Myanmar as a whole was a spontaneous trip for me back in 2015 and as always, I knew I wanted to take a cooking class. It’s one method I always use to gain a better grasp of the food when introducing myself to an unknown country, culture and cuisine and that’s exactly what Myanmar was to me. Unknown. I had a few ideas of the food I would find based on the neighbouring countries. Ultimately though, it was a mystery. Then I arrived in Nyuangshew, where things became more apparent in addition to finding a cooking class. At the north end of Inle Lake in the Shan State, the culinary capital of the country I found ‘Myo Myo Cooking Class’.
Myo Myo’s was different than most classes I’ve attended in the past. I happened across a sign outside of her family restaurant and went in to investigate. I signed up and made my way back in the morning. It began the same as most with a short, fast paced tour around the chaotic lanes of the market. Myo Myo navigated her way from stall to stall in her morning routine seeming to know her vendors quite well. The key to getting the best product. Walking back to another restaurant, smaller than the one I booked in, she explained that this was also hers. A tucked away gem catered more to locals.
What made this class so special for me was not only did the cooking take place in the kitchen of her personal restaurant kitchen while she was organizing some prep of her own. It was a one on one class. The perk to less tourism at the time. Getting organized, she poured me a chilled, refreshing palm sugar/coconut drink which helped with last night’s beer rolling around in my empty stomach. The cooking began as we started by making a large pot of rosal leaf soup to last the restaurant for the day. A bitter local green indigenous to Asia, the soup was very herbal with an umami undertone from the addition of a small fist sized ball of shrimp paste. Next up was a chicken and fish curry, but the main event in my opinion was the Green Tea Leaf Salad.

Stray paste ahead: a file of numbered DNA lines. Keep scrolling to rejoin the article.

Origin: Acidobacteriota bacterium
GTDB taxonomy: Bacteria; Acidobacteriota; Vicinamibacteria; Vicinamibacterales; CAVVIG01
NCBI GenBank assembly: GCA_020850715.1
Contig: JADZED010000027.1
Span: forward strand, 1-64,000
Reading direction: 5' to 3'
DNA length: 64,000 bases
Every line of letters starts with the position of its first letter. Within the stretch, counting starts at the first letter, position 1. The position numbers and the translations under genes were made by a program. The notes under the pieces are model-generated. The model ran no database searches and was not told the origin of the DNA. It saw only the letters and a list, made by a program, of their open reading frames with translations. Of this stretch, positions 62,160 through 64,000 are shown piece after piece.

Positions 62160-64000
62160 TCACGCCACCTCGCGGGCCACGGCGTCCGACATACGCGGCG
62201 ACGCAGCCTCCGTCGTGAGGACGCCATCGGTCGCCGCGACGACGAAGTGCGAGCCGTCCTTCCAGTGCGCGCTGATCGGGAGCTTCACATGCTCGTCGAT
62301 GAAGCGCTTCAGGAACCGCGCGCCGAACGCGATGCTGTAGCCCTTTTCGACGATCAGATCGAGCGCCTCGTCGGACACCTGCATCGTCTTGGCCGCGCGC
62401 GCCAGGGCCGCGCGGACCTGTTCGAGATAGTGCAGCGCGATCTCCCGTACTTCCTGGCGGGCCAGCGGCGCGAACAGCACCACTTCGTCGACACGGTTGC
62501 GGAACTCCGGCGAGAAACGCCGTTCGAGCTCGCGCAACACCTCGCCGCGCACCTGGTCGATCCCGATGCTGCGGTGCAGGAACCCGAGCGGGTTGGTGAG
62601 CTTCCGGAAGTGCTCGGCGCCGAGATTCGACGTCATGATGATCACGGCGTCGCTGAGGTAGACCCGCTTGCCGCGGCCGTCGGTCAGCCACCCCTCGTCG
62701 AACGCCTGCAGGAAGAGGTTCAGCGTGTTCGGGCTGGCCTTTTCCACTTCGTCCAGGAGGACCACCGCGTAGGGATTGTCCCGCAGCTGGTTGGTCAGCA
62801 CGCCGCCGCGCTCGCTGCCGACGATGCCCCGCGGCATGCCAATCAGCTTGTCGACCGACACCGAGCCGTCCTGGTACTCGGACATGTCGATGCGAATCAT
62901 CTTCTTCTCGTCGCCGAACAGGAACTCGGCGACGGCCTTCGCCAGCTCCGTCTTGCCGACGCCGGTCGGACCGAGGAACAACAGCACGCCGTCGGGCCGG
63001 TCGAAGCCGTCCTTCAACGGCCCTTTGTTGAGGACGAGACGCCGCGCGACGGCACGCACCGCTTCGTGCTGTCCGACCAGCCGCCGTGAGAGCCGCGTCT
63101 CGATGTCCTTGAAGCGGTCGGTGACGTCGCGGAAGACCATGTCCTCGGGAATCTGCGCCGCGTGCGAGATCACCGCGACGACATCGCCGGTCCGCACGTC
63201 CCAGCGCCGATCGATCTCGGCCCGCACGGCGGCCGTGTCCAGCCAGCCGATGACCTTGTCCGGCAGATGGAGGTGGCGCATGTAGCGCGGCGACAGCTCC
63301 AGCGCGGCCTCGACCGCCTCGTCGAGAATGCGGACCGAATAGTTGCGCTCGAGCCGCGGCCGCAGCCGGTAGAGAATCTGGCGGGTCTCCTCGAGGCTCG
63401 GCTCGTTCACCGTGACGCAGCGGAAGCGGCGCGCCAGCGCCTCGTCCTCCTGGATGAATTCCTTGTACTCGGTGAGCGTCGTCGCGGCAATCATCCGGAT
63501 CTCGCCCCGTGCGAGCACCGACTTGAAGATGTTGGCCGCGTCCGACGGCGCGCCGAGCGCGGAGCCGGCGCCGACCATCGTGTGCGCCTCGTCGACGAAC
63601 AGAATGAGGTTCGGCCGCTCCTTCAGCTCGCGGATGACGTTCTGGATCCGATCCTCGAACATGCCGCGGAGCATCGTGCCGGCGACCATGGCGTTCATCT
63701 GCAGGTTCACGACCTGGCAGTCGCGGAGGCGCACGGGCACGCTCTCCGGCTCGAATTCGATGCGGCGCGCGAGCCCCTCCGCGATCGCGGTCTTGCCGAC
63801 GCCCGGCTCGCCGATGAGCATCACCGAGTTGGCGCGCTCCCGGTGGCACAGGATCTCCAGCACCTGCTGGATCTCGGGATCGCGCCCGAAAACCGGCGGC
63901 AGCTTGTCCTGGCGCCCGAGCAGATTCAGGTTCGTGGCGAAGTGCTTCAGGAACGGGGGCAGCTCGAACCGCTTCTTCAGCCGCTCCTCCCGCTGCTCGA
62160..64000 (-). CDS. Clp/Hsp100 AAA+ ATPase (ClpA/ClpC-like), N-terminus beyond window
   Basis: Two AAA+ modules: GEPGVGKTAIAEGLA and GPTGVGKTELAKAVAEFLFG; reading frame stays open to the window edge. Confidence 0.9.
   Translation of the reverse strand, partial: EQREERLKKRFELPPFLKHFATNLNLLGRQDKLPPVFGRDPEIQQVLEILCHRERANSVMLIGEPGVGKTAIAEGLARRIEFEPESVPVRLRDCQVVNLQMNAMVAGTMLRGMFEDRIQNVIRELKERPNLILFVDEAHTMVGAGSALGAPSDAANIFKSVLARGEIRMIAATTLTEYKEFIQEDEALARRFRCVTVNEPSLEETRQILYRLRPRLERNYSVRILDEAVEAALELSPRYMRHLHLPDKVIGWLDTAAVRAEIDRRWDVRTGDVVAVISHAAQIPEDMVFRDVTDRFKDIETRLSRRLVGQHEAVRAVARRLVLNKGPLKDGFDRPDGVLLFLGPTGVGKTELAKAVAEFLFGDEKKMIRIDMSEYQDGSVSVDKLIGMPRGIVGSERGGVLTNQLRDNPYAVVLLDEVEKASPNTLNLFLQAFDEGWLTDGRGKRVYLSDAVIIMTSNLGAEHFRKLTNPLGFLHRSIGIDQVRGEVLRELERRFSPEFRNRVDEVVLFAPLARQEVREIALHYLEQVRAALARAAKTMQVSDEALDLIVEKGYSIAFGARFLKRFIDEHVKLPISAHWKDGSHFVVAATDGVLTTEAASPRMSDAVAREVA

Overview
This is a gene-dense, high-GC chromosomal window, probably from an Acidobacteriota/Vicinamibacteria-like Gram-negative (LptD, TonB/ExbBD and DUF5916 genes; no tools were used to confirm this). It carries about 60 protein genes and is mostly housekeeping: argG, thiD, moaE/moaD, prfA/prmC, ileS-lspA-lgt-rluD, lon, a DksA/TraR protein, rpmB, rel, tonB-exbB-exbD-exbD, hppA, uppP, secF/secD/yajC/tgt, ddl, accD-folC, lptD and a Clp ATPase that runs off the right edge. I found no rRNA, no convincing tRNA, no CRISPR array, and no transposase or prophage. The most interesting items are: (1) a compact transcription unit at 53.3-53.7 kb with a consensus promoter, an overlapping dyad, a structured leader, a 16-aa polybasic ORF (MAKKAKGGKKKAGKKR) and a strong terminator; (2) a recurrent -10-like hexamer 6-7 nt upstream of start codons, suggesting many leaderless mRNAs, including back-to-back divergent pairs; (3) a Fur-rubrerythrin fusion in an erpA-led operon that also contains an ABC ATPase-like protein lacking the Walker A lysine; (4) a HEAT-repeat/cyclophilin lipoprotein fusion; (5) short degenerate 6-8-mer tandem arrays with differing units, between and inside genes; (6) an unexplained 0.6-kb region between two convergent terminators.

I’d fallen in love with this strange and unique salad the first time I had it a few days back in Kalaw. It was all recognizable flavours except one. The fermented green tea leaves and there was something about it I couldn’t pin on the head, but I knew I liked it. A salad of simplicity, but well balanced each ingredients are allowed to shine. Tomato, cabbage, broad beans, peanuts, sesame seeds and green tea leaves making up the bulk of the salad with a balanced dressing of fish sauce, lime, peanut oil and sometimes a light splash of sesame oil.
I sat down to an unnecessarily large breakfast and gorged myself on all 4 dishes trying to fit as much in as I could. Myo Myo was not just a great chef preparing amazing Burmese dishes. She is very kind and knowledgeable who was happy to answer whatever questions I had about her beloved cuisine. I asked for a rundown of how to make Shan Noodles. Another of my favorites here, she gave me a detailed explanation as best she could without preparing it in front of me. An experience which helped open my eyes further to a new cuisine, I would highly suggest signing up for a class with Myo Myo.
Note: I have read recently the cooking takes place in her home now and I have been unable to find a website or current price, though most cooking classes tend to cost around 30-40$.
Have you taken a cooking class in Myanmar? What did you think?
Oh wow looks like a seriously delicious experience, need to experience this when I next revisit South East Asia!
Cooking classes are definitely among my favorite day trips. Its a feast, a learning experience and souvenir if you like to cook at home
The food in Myanmar was so delicious. I want to learn how to make something.
It really was delicious. It’s best when you can recreate it back home!!